SALETTA, Italy – At least 247 people were killed after a 6.2-magnitude earthquake struck central Italy Wednesday, according to Italy’s Civil Protection Department.
The powerful earthquake hit 10 kilometers (6.2 miles) southeast of Norcia at 3:36 a.m. (9:36 p.m. Tuesday ET).
Italy’s Civil Protection agency said of the people killed in the quake, at least 53 of them were in the town of Amatrice, and at least 100 people were injured. Other fatalities were reported in the nearby towns of Accumoli and Arquata del Tronto.
More than 1,000 people have been displaced by the quake, and the Civil Protection agency said no residents were allowed to sleep in the devastated town of Amatrice Wednesday night.
A series of strong aftershocks have been felt since the initial quake, including a 4.7-magnitude tremor that struck a few miles east of Norcia early Thursday morning local time, according to the United States Geological Survey.
The death toll from the quake was expected to rise as rescue teams are continuing to work through the rubble, with regular aftershocks posing a continuing threat.
“Right now we feel terrible pain,” Italian Prime Minister Matteo Renzi said after touring some of the affected areas. “Italy is a family that has been hit and struck, but we are not going to be stopped.”
Addressing the nation Wednesday, Renzi vowed to spare no effort in the critical window following the quake when lives could still be saved.
“In difficult times, Italy knows what to do,” he said.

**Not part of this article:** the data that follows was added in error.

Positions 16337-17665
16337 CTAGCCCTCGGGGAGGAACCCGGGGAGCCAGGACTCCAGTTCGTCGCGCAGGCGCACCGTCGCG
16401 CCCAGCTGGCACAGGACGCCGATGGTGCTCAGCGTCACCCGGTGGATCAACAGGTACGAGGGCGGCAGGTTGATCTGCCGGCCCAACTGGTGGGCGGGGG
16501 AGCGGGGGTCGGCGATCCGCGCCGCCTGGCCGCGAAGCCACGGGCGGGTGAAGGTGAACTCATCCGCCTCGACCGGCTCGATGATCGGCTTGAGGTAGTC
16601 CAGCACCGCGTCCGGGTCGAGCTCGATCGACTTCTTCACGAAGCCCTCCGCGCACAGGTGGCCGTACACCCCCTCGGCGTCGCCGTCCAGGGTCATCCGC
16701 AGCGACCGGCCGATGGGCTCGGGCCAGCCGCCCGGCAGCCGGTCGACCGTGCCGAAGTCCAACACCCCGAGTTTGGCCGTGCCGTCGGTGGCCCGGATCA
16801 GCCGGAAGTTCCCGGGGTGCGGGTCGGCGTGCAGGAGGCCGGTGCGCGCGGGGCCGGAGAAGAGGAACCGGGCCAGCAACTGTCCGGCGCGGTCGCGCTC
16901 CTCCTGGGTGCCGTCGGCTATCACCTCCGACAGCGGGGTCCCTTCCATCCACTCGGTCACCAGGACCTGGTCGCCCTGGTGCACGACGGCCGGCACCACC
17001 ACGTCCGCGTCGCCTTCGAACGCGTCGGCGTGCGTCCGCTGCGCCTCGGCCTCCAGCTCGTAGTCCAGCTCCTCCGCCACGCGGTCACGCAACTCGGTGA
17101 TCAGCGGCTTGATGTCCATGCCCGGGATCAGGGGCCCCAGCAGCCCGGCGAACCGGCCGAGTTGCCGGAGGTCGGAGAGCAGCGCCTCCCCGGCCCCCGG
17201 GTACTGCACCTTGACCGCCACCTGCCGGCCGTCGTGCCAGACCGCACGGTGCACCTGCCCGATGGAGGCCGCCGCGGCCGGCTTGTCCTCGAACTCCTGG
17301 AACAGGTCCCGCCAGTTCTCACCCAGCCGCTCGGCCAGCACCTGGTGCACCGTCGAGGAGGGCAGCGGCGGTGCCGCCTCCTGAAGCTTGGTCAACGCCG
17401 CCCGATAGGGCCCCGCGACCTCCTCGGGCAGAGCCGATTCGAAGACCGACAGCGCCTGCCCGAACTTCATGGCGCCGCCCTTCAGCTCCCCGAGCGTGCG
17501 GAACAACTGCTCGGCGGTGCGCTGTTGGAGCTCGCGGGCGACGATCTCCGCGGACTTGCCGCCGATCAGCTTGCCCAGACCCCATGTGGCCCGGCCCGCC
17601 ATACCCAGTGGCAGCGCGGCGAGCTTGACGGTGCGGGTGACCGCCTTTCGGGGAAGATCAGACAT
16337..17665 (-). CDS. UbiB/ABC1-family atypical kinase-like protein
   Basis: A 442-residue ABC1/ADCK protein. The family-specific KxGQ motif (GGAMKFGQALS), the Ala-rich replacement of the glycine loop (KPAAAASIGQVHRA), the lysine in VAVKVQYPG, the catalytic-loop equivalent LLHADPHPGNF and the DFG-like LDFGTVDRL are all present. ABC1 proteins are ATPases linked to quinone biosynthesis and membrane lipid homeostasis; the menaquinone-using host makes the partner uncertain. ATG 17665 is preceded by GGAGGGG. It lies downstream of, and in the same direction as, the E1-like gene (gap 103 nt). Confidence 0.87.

In the small Italian towns hit hard by a magnitude-6.2 earthquake that struck in the middle of the night, rescuers feverishly dug through the rubble of downed homes and apartments looking for survivors.
In one such rescue, shown on CNN affiliate Sky TG24, a firefighter in Amatrice clawed at the rubble, trying to get to a little girl.
He pulled back bricks and other debris as his co-workers and other men leaned in.
Suddenly there was a foot, and leg, then the other leg.
In the video, a man seems to be talking to the girl, as someone repeatedly says the name “Julia.”
Several people wriggle in to help the firefighter.
The firefighter clutches a girl, said to be 8 years old, and walks her out of the huge pile of rubble as a volley of cheers erupts.
The girl silently holds on. It is impossible to tell what color clothes she is wearing because she is coated in gray dust.
“Bella ragazza!” one bystander says as the girl is carried to safety. “Beautiful girl!”
In the village of Saletta, a settlement of about 20 people, residents used their bare hands to ferret through the rubble of a two-story home in a desperate search for neighbors.
CNN’s Barbie Nadeau and her crew escaped injury when a home collapsed behind her in Saletta as she did a Facebook Live session.
Rescue efforts continued through the night, said Luigi D’Angelo, an official with Italy’s Civil Protection Department.
“Many cases have shown in the past that even after two days people can be rescued alive,” he said. “So we want to continue.”